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Adult entertainer Sasha Grey makes her feature film debut in Steven Soderbergh's new film "The Girlfriend Experience".  Miss Grey, 22, plays Christine/Chelsea, a high-priced
Manhattan call girl in the film.  (Photo: Magnolia Pictures)


MOVIE REVIEW
The Girlfriend Experience
With "Girlfriend", Soderbergh + 20 = Sex, Truth And Vérité
By Omar P.L. Moore/PopcornReel.com     SHARE
Friday, May 29, 2009

Steven Soderbergh has now made 20 films in 20 years, starting with "sex, lies and videotape" in 1989.  His latest, "The Girlfriend Experience", released last week in San Francisco and numerous other U.S. cities, is a perfect symmetrical bookend for the 20th chapter in his feature filmmaking career, with adult entertainer Sasha Grey front and center in her feature film debut as Chelsea, a Manhattan high-class call girl better known as Christine to her boyfriend Chris (Chris Santos), a gym instructor and business manager.  Set in New York City in the weeks prior to the 2008 U.S. presidential election, "The Girlfriend Experience" spotlights the here-and-now of a brutal economic recession and mini-depression, one that naturally provides a lot of tension and uncertainty for all.  Presented out of chronological order, the film can best be described as a look at male anxiety through female eyes, and in a story where virtually every man is seen panicking about his deteriorating financial stability, so too is almost every man examining the currency of a woman's sexuality.  As written by David Levien and Brian Koppelman, "Girlfriend Experience" contains realistic adult dialogue and situations that are emotionally honest if nothing else.  These elements and some of the stunning cinematography are the most interesting and arresting things about Mr. Soderbergh's film.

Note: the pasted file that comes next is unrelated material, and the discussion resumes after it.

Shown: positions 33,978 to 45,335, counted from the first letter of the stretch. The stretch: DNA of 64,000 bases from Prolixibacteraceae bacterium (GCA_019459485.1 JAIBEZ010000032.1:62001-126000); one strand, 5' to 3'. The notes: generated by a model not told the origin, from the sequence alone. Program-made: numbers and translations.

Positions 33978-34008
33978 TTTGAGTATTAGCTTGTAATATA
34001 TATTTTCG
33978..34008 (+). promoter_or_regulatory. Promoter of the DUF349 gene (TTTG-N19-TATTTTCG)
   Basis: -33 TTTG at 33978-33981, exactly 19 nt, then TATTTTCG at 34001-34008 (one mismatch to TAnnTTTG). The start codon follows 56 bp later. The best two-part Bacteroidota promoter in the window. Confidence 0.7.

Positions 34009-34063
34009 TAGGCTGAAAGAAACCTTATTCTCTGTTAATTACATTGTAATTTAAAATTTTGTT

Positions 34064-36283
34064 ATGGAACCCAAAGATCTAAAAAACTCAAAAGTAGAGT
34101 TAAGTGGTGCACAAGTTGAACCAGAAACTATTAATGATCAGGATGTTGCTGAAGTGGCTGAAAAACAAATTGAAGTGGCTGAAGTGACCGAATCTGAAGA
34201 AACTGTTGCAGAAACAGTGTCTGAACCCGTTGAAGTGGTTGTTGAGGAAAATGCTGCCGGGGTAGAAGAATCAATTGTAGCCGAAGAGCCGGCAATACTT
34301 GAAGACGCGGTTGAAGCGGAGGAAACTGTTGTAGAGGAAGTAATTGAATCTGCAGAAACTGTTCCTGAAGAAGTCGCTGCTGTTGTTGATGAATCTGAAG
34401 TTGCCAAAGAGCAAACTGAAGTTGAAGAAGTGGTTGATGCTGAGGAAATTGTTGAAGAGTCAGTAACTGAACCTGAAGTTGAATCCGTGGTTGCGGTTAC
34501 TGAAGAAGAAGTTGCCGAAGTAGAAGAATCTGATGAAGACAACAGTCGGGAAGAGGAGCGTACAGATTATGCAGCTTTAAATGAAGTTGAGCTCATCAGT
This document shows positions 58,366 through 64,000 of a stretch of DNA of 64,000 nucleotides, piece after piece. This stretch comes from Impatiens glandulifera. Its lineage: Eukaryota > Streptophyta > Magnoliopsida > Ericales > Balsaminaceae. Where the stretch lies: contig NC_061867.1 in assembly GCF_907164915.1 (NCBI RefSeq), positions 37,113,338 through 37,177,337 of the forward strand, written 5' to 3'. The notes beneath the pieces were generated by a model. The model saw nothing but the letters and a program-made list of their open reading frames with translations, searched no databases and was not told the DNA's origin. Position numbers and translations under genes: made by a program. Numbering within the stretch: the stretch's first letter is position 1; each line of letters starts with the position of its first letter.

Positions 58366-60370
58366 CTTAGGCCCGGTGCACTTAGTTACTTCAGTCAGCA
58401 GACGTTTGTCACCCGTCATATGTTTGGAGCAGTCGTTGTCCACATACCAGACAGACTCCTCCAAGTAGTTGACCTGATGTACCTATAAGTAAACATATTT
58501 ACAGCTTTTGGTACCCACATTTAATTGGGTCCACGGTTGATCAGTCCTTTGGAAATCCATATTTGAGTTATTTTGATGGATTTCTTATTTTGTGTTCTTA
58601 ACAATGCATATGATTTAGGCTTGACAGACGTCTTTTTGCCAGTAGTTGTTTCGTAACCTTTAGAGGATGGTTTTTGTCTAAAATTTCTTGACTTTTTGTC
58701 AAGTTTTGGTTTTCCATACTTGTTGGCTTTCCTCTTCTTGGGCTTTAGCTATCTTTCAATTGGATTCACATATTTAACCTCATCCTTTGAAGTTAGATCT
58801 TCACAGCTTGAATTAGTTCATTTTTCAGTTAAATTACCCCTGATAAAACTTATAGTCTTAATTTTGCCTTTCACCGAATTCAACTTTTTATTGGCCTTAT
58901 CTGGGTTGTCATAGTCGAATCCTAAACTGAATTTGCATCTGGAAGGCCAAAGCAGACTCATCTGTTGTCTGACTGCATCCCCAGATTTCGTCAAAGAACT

Shot in cinema verite style, "Girlfriend" skirts the edges of pretension but works for its intimacy and autobiographical feel.  Miss Grey, the Adult Video Network Porn Entertainer of the Year in 2008, could be speaking about herself as her character Christine recounts things about her personality and experiences as a call girl.  Miss Grey (who was two when the director debuted with "sex, lies") impresses with her completely natural performance and is seen in her nubile full-frontal nakedness for a brief moment, and does things with her hair in this film that are far more sexy and erotic than any of the highly explicit things you can watch her do online.  Christine vividly summarizes her experiences as call girl Chelsea with her male dates in droll, diary-like fashion, detailing the brand names of shoes, lingerie and accessories she wears on her dates.  After all, she's a commodity: a private dancer, a material girl extraordinaire, at 22.  We hardly know what makes Christine/Chelsea tick but we do know that she's lonely and a touch naïve, what with her attendant insecurities.

Meanwhile, Chris -- who at first appears effeminate -- has tolerated Christine's handsome living as a call girl and has a conversation about open relationships on a jet with his work colleagues or male-bonding buddies (it doesn't matter which.)  This repeatedly-visited Greek chorus of men sounding off on the economy and women is a wholly unnecessary part of the film -- these specific scenes are shot in an annoying high contrast handheld digital video -- and is the only misstep that Mr. Soderbergh, donning the familiar alias of Peter Andrews as the film's cinematographer, makes.  There are echoes of the director's film "Full Frontal" in "Girlfriend", with a male journalist (Marc Jacobson) wanting to get close to Christine, and another man (Glenn Kenny), a self-described "erotic connoisseur", who has a blog reviewing the sexual performances of the top call girls in New York City, wanting a taste of the action as well.  Be that as it may, at a time in the world where severe lack of money fucks everyone, Christine/Chelsea at least does the smartest if emptiest thing: fucks everyone for their money. 

(Sometimes she just sits on the couch and listens, or gives a man a sensual hug.)

"The Girlfriend Experience" is rated R by the Motion Picture Association Of America for sexual content, nudity and language.  The film's running time is one hour and 18 minutes.

Copyright The Popcorn Reel.  PopcornReel.com.  2009.  All Rights Reserved.   
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